The travel and aviation industries and US-destined passengers should monitor closely the US Department of Homeland Security's (DHS) rules regarding a ban on carry-on laptops as the busy summer travel season begins. In March, DHS banned laptops and other similar personal electronic devices (ie, tablets) on US-bound flights from 10 airports in the Middle East.1 DHS recently reported that it is considering expanding the ban, but absent further threat information, will not extend the ban to flights from Europe to the United States. If implemented, travelers and the aviation industry will need to quickly adjust travel habits, notifications, and operations, and likely engage DHS to implement the appropriate response. While airlines are quickly exploring alternative options, including carrier-supplied laptops in business class and enhanced in-flight entertainment (IFE) options, the economic and productivity impact of an extension of the laptop ban will be significant.

Potential Expansion of the Laptop Ban 

DHS, acting through the Transportation Security Administration (TSA), has broad authority to respond to aviation threats and emergencies, including the imposition of security requirements at foreign airports that serve airlines with flights to the United States. Implemented through airline- and airport-required security programs, TSA typically implements new security measures to counter a specific civil aviation threat or to respond to a threat assessment through "Security Directives," which often involve a notice-and-comment process. Yet, as with the current laptop ban, TSA may also take immediate action through an "emergency amendment" when it finds the Security Directive process to be contrary to the public interest—usually to counter a specific, credible, and imminent threat.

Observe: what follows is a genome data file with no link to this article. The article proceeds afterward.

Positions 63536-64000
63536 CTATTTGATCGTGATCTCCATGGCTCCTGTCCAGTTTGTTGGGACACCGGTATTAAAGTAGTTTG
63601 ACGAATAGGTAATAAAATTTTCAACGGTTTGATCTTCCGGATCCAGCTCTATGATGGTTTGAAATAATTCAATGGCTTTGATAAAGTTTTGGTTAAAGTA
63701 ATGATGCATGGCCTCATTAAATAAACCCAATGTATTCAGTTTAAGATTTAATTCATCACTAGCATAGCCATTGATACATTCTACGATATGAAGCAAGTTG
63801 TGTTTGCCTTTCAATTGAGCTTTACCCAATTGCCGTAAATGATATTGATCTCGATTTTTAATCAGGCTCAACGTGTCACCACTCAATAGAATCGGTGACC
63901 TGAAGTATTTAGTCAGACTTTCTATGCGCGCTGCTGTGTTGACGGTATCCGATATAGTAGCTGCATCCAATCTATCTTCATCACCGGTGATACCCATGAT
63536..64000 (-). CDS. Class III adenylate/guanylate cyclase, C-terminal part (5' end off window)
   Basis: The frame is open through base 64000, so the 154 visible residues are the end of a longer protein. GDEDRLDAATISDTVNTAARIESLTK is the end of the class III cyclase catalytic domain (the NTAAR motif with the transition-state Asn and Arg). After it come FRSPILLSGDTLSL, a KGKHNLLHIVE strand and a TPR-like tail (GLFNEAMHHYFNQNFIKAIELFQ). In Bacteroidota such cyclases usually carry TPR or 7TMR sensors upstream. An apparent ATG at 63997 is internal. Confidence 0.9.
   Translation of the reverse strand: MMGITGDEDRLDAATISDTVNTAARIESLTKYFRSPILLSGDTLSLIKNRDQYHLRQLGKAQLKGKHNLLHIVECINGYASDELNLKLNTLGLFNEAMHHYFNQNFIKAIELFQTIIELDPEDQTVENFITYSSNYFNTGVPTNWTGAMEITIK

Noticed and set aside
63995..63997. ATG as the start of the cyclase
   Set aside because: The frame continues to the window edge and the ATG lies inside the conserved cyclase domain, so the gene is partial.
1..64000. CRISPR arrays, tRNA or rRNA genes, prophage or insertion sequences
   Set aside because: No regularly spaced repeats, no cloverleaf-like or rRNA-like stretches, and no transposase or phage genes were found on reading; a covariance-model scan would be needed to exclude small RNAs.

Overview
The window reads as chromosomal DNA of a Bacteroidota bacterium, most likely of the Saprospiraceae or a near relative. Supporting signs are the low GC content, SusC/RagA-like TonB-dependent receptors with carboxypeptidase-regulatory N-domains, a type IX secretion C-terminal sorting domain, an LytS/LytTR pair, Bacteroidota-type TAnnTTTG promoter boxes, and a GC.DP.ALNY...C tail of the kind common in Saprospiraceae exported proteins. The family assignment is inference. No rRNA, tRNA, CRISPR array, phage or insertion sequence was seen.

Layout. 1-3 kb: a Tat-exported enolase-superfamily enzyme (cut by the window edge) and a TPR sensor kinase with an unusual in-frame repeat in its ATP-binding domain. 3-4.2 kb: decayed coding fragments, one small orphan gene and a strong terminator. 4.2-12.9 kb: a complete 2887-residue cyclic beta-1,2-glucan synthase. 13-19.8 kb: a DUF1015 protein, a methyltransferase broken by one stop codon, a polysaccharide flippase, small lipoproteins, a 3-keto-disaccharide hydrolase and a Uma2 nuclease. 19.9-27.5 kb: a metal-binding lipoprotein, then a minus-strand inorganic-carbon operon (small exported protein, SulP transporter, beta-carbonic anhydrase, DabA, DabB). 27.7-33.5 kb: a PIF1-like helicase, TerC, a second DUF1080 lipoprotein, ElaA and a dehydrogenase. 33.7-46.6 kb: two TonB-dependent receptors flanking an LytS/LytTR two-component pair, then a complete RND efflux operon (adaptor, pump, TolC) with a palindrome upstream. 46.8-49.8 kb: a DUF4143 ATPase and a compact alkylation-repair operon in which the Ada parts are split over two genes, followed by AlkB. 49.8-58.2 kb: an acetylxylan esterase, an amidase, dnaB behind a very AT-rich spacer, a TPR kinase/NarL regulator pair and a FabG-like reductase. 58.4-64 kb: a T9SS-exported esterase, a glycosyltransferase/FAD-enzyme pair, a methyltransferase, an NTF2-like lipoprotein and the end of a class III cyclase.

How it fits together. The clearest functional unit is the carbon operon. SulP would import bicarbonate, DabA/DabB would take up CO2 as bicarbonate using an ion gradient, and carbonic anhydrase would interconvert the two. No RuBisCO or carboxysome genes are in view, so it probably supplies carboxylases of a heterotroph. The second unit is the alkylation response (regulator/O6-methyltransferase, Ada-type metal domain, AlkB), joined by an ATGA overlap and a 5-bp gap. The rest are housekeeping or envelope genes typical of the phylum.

The current laptop Security Directive and emergency amendments were prompted by "evaluated intelligence" that "terrorist groups continue to target commercial aviation, to include smuggling explosive devices in various consumer items." On 21 December 1988, Pan Am Flight 103 exploded over Lockerbie, Scotland with no survivors. Investigators there attributed the act of sabotage to an unaccompanied bag of a Libyan intelligence agent who had placed plastic explosives inside a Toshiba cassette recorder. Intelligence officials apparently are convinced that ISIS and other terrorist groups have become more sophisticated in their bomb-making skills, utilizing much smaller electrical items like laptops.

The restricted items on flights to the United States included laptop computers, tablets, cameras, travel printers and games bigger than a phone. The restrictions would not apply to aircraft crews. The ban applies only to flights on foreign carriers. It does not directly affect American-operated airlines, since they do not fly directly to the United States from the 10 designated airports in eight countries: Amman, Jordan; Cairo; Istanbul; Jeddah and Riyadh in Saudi Arabia; Kuwait City; Casablanca, Morocco; Doha, Qatar; and Dubai and Abu Dhabi in the United Arab Emirates. The impacted foreign airlines had 96 hours to implement the indefinite ban. The International Air Transport Association (IATA) recently reported that while international travel continues to report robust growth in excess of 10%, travel between the US and Middle East is down 2.8%–the first reported drop in seven years.